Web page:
Vector Data = Geographic data composed of points, lines or polygons. It defines the features of a geographic area using attributes (e.g., cities, rivers) - there is not limit to the number of attributes that you can assign. Attributes can be text or numeric. Usually saved in shapefile or geodatabase format.
Raster Data = Geographic data that is recorded in pixel (grid) form. It is good for showing continuous data over a geographic area (e.g., elevation, rainfall) or for performing weighted calculations. Usually saved in an image format. Aerial imagery you see in a map is in raster format.
The following image is a quick example of what a point, line or polygon might look like in vector or raster format:
LiDAR = stands for Light Detection and Ranging - millions of light pulses over a given area return to the sensor with location/elevation information, which enables you to create an accurate 3D surface.
GPS = A constellation of satellites in orbit around the earth communicate with devices that triangulate your position/elevation to create accurate data of what your are studying. Outputs are technically in vector format and can be easily brought into GIS for subsequent analysis or display.
Shapefile = the default vector GIS file type. It is composed of multiple "supporting" files with extensions including, but not limited to: *.shp, *.shx, *.dbf and *.prj. Shapefiles are also highly interoperable, which means that other, non-ArcGIS software, such as QGIS, can create, read and edit shapefiles. When zipped, shapefiles are highly portable.
Geodatabase (GDB) = can be either a Personal GDB or File GDB; in ArcGIS for Server, you might also hear about an SDE GDB. GDBs are becoming more popular within the ArcGIS environment. GDBs store geometry, a spatial reference system, attributes and behavioral rules for data. GDBs have Feature Datasets and Feature Classes. A Feature Dataset is like a folder and a feature class is like a shapefile. Interoperability is not as good with GDBs; for example, QGIS cannot read a feature class without it first being exported to shapefile format. GDBs can be stored in multiple formats, including: Oracle, Microsoft Access, PostgreSQL or Microsoft SQL Server, for example.
Coverage = the predecessor to the shapefile with a *.e00 file extension. Coverages have effectively been phased out, but you might come across one in an older dataset. They can be converted to shapefile using a tool in ArcGIS.
Keyhole Markup Language = commonly referred to as KML or KMZ, this is a file format commonly found when using data in GoogleEarth. Can be converted to shapefile format or vice versa; however, you may lose attribute information in the conversion.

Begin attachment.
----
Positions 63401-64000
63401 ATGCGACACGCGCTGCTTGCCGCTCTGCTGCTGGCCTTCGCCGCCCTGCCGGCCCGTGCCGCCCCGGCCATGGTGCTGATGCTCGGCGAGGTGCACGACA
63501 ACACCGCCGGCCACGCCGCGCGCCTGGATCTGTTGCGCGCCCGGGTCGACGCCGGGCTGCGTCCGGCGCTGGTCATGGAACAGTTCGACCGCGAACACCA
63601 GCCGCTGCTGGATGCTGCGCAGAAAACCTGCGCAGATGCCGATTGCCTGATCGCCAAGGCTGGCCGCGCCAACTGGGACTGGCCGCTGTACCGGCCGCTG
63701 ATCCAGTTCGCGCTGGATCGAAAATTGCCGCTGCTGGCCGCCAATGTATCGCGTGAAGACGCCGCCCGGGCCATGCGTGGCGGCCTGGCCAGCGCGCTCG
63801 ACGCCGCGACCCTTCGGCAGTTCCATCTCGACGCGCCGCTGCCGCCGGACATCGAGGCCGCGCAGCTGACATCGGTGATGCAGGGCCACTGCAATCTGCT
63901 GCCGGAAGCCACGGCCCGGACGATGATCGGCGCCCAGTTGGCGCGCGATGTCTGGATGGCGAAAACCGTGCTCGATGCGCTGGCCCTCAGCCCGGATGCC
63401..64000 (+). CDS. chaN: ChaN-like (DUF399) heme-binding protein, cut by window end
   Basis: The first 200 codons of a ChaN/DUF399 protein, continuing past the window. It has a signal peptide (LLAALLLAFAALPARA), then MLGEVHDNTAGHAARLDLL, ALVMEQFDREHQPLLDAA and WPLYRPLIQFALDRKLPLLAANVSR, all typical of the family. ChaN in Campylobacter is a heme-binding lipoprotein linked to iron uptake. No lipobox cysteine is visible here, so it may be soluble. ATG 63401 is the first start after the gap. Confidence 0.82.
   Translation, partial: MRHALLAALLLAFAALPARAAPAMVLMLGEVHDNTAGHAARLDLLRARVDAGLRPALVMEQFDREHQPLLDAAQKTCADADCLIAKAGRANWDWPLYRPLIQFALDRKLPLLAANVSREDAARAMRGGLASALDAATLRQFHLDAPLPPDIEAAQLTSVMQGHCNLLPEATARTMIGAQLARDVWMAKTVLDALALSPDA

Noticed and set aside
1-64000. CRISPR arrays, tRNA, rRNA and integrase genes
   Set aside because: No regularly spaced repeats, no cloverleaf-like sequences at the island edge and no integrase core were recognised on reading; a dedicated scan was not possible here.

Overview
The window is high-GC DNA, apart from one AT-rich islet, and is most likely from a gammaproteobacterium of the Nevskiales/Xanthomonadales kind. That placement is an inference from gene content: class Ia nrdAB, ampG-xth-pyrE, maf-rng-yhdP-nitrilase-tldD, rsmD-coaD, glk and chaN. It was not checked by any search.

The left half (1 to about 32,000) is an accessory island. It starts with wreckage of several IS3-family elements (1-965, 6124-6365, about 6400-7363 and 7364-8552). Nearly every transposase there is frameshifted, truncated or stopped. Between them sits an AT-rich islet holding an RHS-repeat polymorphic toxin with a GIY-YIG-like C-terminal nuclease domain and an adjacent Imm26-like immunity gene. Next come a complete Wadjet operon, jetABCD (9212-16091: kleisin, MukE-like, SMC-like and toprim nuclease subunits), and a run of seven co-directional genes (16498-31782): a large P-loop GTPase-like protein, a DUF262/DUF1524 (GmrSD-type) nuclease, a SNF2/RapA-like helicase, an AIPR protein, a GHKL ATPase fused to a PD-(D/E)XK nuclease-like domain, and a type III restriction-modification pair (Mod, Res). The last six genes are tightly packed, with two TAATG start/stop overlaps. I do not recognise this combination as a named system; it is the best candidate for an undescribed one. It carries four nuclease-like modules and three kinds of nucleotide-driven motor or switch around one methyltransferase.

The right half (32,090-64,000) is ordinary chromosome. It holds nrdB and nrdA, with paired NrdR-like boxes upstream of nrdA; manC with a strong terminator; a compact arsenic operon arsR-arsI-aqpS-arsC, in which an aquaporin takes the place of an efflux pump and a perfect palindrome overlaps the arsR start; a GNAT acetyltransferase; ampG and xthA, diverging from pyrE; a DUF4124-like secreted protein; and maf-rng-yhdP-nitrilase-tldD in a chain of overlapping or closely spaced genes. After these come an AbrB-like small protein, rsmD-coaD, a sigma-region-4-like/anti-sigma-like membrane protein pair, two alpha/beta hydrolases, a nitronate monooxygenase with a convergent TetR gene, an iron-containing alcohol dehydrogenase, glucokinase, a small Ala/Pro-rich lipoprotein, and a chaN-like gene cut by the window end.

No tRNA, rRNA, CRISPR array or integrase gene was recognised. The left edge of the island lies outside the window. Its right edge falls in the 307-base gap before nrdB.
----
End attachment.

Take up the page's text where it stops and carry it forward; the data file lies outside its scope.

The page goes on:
MrSID = a common multispectral aerial image format that ends in *.sid.
TIFF or GeoTIFF = a common multispectral aerial image format that ends in *.tiff.
LAS = the predominant file format for LiDAR that ends in *.las - occasionally, you might run across another format ending in *.xyz. These formats can be converted to shapefile or feature class format. A warning though: they might be converted to multipoint features - a compressed version of a shapefile or feature class - which prevents you from seeing each individual point's attributes. Extra steps are necessary to extract the more detailed information.
CAD = stands for computer-aided design. AutoCAD and Microstation are two common programs that create CAD drawings. Common file types are *.dwg, *.dxf and *.dgn. Even though CAD software is different from GIS software, it is possible to bring CAD drawings into GIS into their real-world locations. Some finagling, especially with surface adjustment factors, may be required, however.
XLS or CSV = Excel and CSV files, with an appropriate join field, can be appended to GIS data - either shapefile or feature class - to augment tabular data. Adding Census variables to a tract layer or joining detailed descriptive information to a soils layer are good examples of when an XLS or CSV file might be useful.
A dataset doesn't have to be in a geospatial file for you to map the data to geographic locations. A social science or humanities dataset can be linked to a geospatial file and mapped as long as it meets two criteria:
You don't need to use a pre-existing dataset either. You can start from scratch or join your spreadsheet data with your spatial data. This article from ESRI offers information on joining tables. This website provides tutorials on mapping Census Data.
If you do decide to start from scratch, it may be worth consulting a resource such as Data Design for Mere Mortals to design your data to be as efficient and clean as possible. Check out LinkedIn Learning for training and tutorials on how to use, clean or manipulate different datasets. As a member of the UNT community, you get free access to LinkedIn Learning!